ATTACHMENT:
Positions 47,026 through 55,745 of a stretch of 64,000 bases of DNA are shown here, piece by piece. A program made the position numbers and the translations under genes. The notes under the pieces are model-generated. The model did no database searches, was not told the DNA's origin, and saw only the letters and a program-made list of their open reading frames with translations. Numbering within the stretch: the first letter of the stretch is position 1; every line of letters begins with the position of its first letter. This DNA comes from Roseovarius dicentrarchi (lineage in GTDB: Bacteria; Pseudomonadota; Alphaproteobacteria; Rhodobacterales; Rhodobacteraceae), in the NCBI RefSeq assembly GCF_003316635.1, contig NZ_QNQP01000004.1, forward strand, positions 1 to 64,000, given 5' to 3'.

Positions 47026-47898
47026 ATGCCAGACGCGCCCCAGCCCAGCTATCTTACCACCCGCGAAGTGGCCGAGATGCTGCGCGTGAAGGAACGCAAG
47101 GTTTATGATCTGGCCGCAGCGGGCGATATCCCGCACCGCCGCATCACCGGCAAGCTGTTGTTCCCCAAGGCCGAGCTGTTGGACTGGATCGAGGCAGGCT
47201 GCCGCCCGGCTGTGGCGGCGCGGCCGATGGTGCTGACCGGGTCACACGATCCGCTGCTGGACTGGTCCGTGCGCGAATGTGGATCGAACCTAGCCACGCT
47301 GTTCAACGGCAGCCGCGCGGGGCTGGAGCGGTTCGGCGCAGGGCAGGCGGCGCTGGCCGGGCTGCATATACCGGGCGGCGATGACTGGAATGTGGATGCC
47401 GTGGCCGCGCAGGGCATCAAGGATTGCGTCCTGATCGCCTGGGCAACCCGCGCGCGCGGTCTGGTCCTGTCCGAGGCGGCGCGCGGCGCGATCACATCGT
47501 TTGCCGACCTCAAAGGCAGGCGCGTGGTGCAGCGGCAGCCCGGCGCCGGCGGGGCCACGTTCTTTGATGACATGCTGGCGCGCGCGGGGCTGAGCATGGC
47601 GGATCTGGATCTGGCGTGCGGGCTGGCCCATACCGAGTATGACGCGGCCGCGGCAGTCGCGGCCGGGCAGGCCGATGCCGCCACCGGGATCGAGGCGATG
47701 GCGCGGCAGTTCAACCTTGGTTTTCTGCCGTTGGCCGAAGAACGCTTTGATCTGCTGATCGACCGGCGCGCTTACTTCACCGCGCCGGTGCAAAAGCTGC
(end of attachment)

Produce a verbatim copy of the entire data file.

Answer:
Positions 47,026 through 55,745 of a stretch of 64,000 bases of DNA are shown here, piece by piece. A program made the position numbers and the translations under genes. The notes under the pieces are model-generated. The model did no database searches, was not told the DNA's origin, and saw only the letters and a program-made list of their open reading frames with translations. Numbering within the stretch: the first letter of the stretch is position 1; every line of letters begins with the position of its first letter. This DNA comes from Roseovarius dicentrarchi (lineage in GTDB: Bacteria; Pseudomonadota; Alphaproteobacteria; Rhodobacterales; Rhodobacteraceae), in the NCBI RefSeq assembly GCF_003316635.1, contig NZ_QNQP01000004.1, forward strand, positions 1 to 64,000, given 5' to 3'.

Positions 47026-47898
47026 ATGCCAGACGCGCCCCAGCCCAGCTATCTTACCACCCGCGAAGTGGCCGAGATGCTGCGCGTGAAGGAACGCAAG
47101 GTTTATGATCTGGCCGCAGCGGGCGATATCCCGCACCGCCGCATCACCGGCAAGCTGTTGTTCCCCAAGGCCGAGCTGTTGGACTGGATCGAGGCAGGCT
47201 GCCGCCCGGCTGTGGCGGCGCGGCCGATGGTGCTGACCGGGTCACACGATCCGCTGCTGGACTGGTCCGTGCGCGAATGTGGATCGAACCTAGCCACGCT
47301 GTTCAACGGCAGCCGCGCGGGGCTGGAGCGGTTCGGCGCAGGGCAGGCGGCGCTGGCCGGGCTGCATATACCGGGCGGCGATGACTGGAATGTGGATGCC
47401 GTGGCCGCGCAGGGCATCAAGGATTGCGTCCTGATCGCCTGGGCAACCCGCGCGCGCGGTCTGGTCCTGTCCGAGGCGGCGCGCGGCGCGATCACATCGT
47501 TTGCCGACCTCAAAGGCAGGCGCGTGGTGCAGCGGCAGCCCGGCGCCGGCGGGGCCACGTTCTTTGATGACATGCTGGCGCGCGCGGGGCTGAGCATGGC
47601 GGATCTGGATCTGGCGTGCGGGCTGGCCCATACCGAGTATGACGCGGCCGCGGCAGTCGCGGCCGGGCAGGCCGATGCCGCCACCGGGATCGAGGCGATG
47701 GCGCGGCAGTTCAACCTTGGTTTTCTGCCGTTGGCCGAAGAACGCTTTGATCTGCTGATCGACCGGCGCGCTTACTTCACCGCGCCGGTGCAAAAGCTGC